I have made this apple paintings as presents for my childrens teachers to say thanks
Apples became associated with teachers due to poor families in Denmark and Sweden giving teachers baskets of apples and produce in payment for lessons.
What to do, Potoroo!
This is the post-apocalyptic scene of Cape Arid National Park and four of its critically endangered animals: The Western Ground Parrot, a fire-charred Gilbert’s Potoroo, the Mallee Emu-Wren, a wonderful little golden character, and the New Holland Mouse. The Cape Arid National Park is located 125 kilometres east of Esperance and encompasses 280,000 hectares of native vegetation.
Abby went on a family holiday to Kangaroo Island and came back inspired by the incredible rock formations.
I have just completed the partner painting of a mated pair of Gouldian finches. This is the male finch with the beautiful voice who is envied by his mate.
Getting back into using a diary and enjoying the play. Also loving Walter Sickert’s quote on this beautiful morning: “Taste is the death of a painter”. Yes, just let it out. x
I never cease to have wonder at the self-portraits’ ability to bring into focus the illusory concept of the self. Who am I and what am I really doing?
Only the male Gouldain finches can sing – the females get left with screeching noises. There’s a sexist joke in this… I know! I’ve also included an early photo of this painting to show its progression.
I am exploring the everyday urban ritual of catching up for a coffee and connecting with each other in our local cafes. The marks, colours, and shapes all express the poetry glue in these everyday conversations. The living art of conversation and sharing makes the ordinary extraordinary and keeps us connected with each other as we each walk our own story in lifeshareit for iOS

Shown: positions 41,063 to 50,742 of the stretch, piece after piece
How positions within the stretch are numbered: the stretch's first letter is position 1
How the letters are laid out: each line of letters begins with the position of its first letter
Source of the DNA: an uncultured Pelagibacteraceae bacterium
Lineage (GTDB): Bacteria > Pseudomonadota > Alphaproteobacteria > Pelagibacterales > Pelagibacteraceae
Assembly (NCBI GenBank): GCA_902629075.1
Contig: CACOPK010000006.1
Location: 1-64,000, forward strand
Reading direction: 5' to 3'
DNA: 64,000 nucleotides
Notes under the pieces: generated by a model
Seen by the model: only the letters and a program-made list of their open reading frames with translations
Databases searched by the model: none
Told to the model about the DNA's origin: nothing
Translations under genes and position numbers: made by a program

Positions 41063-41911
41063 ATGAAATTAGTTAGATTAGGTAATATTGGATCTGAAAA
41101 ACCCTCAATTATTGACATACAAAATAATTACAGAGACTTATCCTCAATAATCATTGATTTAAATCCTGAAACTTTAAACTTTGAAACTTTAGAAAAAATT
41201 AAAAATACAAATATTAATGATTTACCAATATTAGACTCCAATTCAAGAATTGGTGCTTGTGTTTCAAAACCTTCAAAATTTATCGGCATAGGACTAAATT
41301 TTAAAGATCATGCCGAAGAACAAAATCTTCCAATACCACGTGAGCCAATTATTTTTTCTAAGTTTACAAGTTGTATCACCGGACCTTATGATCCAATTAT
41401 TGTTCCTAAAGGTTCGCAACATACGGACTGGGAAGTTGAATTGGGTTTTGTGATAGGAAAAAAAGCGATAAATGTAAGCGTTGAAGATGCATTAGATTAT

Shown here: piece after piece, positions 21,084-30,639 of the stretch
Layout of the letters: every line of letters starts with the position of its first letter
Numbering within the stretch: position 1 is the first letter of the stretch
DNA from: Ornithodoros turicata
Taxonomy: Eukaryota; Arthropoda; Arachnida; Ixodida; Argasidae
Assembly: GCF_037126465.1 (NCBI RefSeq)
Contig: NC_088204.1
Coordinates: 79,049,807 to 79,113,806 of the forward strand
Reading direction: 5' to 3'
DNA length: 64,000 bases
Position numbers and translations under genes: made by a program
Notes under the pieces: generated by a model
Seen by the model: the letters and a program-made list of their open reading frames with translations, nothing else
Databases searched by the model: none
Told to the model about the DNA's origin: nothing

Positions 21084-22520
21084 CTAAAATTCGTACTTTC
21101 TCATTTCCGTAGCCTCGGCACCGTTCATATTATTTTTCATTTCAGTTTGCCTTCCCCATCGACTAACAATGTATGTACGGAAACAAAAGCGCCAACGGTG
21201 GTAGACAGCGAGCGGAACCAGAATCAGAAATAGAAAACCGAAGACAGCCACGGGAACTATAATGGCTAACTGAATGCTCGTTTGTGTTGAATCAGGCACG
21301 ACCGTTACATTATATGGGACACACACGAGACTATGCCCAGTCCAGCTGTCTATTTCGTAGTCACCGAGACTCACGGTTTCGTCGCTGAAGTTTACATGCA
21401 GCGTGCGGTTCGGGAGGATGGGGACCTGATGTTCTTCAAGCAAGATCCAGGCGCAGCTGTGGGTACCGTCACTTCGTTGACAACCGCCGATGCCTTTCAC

The ground or surface material is made from the cardboard boxes, bags and packaging we discard in our daily food rituals and is held together with glue.
When Richard and I found out we were having our first child we started reading the adventures of Odysseus to the little person growing in my tummy. This lead to the creating of a birth painting. I would just wander around until a object wanted to be on the canvas and gave the process as little thought as possible. The painting was just as mysterious to me as to everybody else.
Happy Fathers Day!
There are only 40 Western Ground Parrots left in Western Australia. I’ve started playing with idea’s about this wonderful bird. x
This recycled cardboard was made after an amazing bush walk in the Sepentine National Park.
The subject matter in this painting is deeply important to me. I grew up on a farm in the Yilgarn and have always been an avid bush walker who finds peace and joy in this great Australian landscape. My heart breaks with the declining numbers of our native species. They can’t talk but we can.
This painting was inspired by the first drama about the Western Australian convict Joseph Johns who became known as Moondyne Joe.
After his first two years as a convict working in the colony, Joe was rewarded with a conditional pardon. With his freedom granted Joe headed to the Moondyne Hills near Toodyay. There, Joe became a skilled bushman and lived in a cave. He wore a hand made kangaroo-skin cape with possum-skin shoes. Joe received rewards for finding farmers’ stock that had strayed but Moondyne, the convict bushman, was not trusted by all.
When a valuable stallion mysteriously disappeared, mounted troopers visited Joe and found the stallion. Joe was then escorted by troopers to the Toodyay lock-up. Joe made the decision that night to escape and used his knife and fork to open the cell door and make his way to the local bush inn. Here Joe was telling his tale when the troopers burst through the door so Joe dashed up stairs and slid down the roof onto a horse and galloped away. The troopers gave chase and recaptured Joe within days and he then served three years in Fremantle before returning to the hills he called home. He was involved in more high dramas that made him the celebrity of the colony.